New Brunswick launches phased-retirement program for nurses

Province hopes move will keep experienced nurses in the system longer, help attract new recruits

The New Brunswick government, in an effort to retain the nurses it has and recruit new ones, has introduced a phased-retirement program for nurses in the hospital sector.

Starting in January 2004, eligible nurses can reduce their work hours to either 60 per cent or 50 per cent and then access their pension to supplement their income. The age of eligibility will be 56 as of Jan. 1, 2004 and 55 as of Jan. 1, 2005. Only full-time nurses within the hospital sector can apply to the program.

“We expect this innovative measure, the first of its kind in Canada, to be an effective tool for retention and recruitment,” said Agriculture, Fisheries and Aquaculture Minister Rodney Weston, who is also responsible for the Office of Human Resources. “This comes as the result of extensive discussions with the nurses union and the department of health and wellness, and all parties are committed to making this program a success.”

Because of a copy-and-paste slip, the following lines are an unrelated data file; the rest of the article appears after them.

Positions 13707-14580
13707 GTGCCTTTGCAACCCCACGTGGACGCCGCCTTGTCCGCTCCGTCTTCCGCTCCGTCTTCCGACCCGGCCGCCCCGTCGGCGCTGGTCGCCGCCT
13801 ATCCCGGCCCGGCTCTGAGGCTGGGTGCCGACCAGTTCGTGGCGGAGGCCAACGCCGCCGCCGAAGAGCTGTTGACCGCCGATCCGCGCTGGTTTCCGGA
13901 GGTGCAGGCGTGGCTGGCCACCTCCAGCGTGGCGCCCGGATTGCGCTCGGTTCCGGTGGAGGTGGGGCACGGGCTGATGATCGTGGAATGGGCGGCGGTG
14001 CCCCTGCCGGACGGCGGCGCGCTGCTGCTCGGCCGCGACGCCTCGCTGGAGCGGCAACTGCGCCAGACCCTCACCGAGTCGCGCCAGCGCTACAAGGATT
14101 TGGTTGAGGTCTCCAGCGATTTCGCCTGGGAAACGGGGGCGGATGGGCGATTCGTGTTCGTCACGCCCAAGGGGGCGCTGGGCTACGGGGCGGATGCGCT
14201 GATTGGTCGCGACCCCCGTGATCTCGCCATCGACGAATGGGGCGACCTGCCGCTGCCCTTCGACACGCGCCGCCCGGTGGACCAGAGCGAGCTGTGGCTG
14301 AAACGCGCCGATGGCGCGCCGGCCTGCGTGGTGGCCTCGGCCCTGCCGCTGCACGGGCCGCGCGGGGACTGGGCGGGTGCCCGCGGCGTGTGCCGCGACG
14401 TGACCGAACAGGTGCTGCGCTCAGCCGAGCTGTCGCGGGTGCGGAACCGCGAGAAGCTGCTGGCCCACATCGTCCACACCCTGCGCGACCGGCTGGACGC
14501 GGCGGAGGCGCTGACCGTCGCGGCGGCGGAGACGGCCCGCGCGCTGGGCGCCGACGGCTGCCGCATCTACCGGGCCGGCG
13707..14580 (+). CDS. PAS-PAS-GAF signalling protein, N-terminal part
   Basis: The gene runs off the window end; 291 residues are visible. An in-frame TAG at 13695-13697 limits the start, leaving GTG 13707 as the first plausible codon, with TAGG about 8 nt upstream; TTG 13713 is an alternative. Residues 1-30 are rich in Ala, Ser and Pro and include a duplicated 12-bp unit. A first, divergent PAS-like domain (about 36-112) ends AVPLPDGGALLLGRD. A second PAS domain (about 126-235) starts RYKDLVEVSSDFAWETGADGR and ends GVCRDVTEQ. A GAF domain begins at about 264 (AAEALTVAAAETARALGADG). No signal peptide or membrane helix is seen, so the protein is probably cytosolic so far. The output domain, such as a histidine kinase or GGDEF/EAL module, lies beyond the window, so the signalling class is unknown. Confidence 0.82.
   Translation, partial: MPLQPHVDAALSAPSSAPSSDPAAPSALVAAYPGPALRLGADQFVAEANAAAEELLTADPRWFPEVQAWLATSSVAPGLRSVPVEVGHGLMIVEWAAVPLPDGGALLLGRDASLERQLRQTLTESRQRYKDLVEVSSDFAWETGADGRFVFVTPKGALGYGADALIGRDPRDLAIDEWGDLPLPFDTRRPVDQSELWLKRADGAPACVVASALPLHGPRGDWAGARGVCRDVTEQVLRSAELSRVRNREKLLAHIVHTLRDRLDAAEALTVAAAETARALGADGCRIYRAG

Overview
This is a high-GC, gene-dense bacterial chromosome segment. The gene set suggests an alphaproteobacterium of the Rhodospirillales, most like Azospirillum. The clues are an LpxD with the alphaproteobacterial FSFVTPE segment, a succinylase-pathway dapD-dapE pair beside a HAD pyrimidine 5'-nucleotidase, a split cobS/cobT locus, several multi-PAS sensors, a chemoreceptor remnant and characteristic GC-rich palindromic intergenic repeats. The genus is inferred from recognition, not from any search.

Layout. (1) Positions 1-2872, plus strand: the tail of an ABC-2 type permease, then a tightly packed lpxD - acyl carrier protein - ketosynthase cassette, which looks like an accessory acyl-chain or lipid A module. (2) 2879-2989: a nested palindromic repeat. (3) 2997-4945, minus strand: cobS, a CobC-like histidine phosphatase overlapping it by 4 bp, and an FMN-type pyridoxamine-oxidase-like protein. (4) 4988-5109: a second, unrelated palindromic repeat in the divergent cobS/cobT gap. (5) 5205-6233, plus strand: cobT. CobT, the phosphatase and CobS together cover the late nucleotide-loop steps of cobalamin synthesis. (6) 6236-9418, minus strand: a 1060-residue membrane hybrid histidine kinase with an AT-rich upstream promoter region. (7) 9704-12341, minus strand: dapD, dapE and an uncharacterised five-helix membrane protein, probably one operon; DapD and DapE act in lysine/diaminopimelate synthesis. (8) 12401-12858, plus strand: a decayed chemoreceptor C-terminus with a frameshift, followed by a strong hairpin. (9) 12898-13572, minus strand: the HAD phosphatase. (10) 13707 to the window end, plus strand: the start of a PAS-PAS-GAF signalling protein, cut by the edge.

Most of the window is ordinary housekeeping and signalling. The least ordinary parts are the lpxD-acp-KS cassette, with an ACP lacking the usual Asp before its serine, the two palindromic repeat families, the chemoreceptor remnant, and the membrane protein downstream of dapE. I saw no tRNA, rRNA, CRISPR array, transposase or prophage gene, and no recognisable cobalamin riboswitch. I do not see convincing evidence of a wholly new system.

The government will assess the impact the program has on the health care system in two years and will invite the union to participate in the evaluation. The province hopes the program will keep experienced nurses in the system while they are transitioning to retirement.

According to the government, 29 nurses will be eligible for the program in 2004 and an additional 42 will be eligible in 2005. There are about 4,400 full-time equivalent nursing positions within New Brunswick’s hospital sector.

The program will necessitate an increase of 0.1 per cent in the pension contribution rates for both the employer and employees — a total of about $250,000 each. Backfilling positions is expected to cost the government about $1,500 per participant per year.

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